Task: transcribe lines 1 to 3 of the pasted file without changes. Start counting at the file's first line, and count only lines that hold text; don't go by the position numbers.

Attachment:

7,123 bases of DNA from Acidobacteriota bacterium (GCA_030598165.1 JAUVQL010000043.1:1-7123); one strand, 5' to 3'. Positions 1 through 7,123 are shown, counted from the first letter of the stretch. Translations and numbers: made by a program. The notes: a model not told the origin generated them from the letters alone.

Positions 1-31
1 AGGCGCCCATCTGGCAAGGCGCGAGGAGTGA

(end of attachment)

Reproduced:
7,123 bases of DNA from Acidobacteriota bacterium (GCA_030598165.1 JAUVQL010000043.1:1-7123); one strand, 5' to 3'. Positions 1 through 7,123 are shown, counted from the first letter of the stretch. Translations and numbers: made by a program. The notes: a model not told the origin generated them from the letters alone.

Positions 1-31
1 AGGCGCCCATCTGGCAAGGCGCGAGGAGTGA